Being a city where many of our students are a little more transient, moving from school to school, we wanted to make sure that there was equity in access for our kids. We wanted them to be able to access grade-level assignments and tasks—and we also wanted them to have similar experiences across grade levels in different schools. Our students deserve the opportunity, access, and rigorous content, especially in response to the time we had with COVID.

It was an eye-opening experience for us as a district to discover that there are very few high-quality instructional materials that come in both English and other languages and offer comparable experiences for students. We weren’t willing to compromise on the quality. With TNTP’s support, our team was able to review multiple instructional materials, vet them with a task force, and then make the best decision for our students.

What is the impact you’ve seen on students and classrooms so far?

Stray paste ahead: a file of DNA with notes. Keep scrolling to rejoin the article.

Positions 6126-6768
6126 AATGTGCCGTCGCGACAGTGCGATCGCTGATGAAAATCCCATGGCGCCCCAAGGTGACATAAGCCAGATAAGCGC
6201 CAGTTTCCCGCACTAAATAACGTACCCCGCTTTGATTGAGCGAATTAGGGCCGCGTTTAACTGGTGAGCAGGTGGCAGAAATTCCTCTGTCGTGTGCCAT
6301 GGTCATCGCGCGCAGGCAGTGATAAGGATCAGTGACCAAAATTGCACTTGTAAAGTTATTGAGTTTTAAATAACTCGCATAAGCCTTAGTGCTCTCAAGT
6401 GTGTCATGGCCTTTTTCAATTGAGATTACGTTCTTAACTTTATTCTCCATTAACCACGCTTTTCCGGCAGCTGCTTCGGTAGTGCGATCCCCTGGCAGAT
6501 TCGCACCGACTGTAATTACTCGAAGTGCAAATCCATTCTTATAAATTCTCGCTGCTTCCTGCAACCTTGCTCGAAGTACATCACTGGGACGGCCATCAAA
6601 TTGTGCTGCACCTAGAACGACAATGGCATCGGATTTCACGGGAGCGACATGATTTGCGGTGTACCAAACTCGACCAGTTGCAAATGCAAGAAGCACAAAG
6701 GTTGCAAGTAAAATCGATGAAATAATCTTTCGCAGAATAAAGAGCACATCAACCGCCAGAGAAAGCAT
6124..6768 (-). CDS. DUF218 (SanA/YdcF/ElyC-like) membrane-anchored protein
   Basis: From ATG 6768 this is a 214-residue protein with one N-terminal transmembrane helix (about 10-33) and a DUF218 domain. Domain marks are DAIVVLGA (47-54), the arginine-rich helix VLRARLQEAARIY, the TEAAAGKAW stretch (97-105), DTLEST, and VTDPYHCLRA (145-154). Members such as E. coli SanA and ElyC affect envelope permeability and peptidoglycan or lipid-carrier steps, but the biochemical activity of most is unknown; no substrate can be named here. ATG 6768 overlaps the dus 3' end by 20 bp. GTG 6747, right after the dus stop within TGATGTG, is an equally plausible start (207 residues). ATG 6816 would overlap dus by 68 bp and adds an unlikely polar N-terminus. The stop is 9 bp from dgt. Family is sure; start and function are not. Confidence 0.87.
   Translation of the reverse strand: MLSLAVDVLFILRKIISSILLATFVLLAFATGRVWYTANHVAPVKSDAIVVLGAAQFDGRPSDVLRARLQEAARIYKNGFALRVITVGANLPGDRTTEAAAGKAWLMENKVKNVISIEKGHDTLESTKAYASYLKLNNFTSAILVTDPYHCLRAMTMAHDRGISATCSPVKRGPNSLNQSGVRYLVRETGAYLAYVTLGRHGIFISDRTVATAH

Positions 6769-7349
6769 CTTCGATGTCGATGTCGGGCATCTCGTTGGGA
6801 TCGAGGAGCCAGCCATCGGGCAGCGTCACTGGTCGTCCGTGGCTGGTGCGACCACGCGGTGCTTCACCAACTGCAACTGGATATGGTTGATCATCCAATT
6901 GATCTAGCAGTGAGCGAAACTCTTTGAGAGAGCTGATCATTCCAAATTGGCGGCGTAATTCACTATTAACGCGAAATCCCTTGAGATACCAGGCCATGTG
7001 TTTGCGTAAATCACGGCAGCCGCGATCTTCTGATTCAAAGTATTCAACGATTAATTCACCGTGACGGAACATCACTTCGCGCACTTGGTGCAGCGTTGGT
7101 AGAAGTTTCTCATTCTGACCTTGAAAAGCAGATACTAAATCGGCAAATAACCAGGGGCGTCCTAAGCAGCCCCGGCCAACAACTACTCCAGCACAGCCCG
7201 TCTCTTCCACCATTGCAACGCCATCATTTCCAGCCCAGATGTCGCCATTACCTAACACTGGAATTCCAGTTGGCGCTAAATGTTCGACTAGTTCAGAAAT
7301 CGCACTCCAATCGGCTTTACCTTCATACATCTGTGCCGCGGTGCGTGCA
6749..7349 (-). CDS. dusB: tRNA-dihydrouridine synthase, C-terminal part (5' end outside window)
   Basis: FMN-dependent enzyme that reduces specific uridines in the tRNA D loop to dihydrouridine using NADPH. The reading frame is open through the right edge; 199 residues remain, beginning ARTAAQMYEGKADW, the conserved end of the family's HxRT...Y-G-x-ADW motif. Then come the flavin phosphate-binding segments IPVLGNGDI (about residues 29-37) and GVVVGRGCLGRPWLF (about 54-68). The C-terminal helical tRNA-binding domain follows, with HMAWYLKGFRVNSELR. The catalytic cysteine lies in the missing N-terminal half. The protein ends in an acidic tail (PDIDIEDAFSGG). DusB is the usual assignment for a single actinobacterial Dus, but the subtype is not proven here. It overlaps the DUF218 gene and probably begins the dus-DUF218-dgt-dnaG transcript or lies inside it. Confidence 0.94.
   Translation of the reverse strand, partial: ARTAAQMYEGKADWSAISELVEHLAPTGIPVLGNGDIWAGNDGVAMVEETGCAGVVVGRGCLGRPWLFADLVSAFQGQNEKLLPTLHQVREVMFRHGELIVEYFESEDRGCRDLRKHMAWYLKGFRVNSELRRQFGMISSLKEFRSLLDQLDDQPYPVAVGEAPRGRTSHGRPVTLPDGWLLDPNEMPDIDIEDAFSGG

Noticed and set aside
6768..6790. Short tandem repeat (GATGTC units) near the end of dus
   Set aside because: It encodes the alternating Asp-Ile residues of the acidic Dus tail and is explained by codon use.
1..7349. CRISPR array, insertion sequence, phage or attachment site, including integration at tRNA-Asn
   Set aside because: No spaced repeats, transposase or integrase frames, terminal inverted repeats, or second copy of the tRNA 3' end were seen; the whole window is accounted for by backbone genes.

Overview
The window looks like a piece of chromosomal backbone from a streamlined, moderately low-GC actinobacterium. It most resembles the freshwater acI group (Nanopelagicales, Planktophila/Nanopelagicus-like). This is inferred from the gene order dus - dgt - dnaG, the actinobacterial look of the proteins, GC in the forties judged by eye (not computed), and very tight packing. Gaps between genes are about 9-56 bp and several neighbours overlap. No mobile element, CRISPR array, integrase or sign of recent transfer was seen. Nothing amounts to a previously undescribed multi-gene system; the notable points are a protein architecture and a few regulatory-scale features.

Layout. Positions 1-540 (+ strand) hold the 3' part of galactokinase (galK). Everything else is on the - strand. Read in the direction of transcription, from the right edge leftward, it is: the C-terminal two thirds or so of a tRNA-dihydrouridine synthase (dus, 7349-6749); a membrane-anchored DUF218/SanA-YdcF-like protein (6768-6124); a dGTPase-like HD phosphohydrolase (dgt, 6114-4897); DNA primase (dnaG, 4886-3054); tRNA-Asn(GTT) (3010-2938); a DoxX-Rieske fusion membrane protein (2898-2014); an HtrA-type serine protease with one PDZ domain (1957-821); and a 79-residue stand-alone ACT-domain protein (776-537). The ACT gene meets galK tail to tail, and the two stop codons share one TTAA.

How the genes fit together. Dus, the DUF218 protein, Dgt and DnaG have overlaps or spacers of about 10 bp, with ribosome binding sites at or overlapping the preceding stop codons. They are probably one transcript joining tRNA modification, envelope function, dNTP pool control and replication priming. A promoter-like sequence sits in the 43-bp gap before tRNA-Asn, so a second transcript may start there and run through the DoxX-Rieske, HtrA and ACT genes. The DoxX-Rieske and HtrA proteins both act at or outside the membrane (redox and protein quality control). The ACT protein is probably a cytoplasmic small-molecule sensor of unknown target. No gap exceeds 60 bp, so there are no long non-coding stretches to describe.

We’ve always had students who are amazing; you give them the task and they will complete the task. It’s just that previously our tasks weren’t asking them to do enough. And now that they are experiencing rigorous, grade-level work, students are still showing us they can do it. We’re seeing student success on assignments and on acquiring the demands of the standards. There has been a real increase in their ability to articulate their thoughts and justify their positions. It is such a moment of happiness for us, of success for our students and staff.

What have been some of your biggest takeaways from your experience working with TNTP on curriculum adoption and implementation?

My biggest takeaway has been to go slow if I want to go far. I think that’s really different from what most of us experience in education. We all work with a sense of urgency because we know that children cannot wait; they are being formed today. But the best we can do for our children is really plan things out systematically.

To make sure all teachers throughout the district were receiving consistent communication, I would do a screen cast and blast out the recording to all district principals, who would play them at faculty meetings. We also expected all our teachers, principals, external providers, and district leaders to fully engage in the training, and to implement the curriculum and instructional approach with at least 80% fidelity. Everyone had to understand our vision for implementation and ensure their support for teachers was aligned.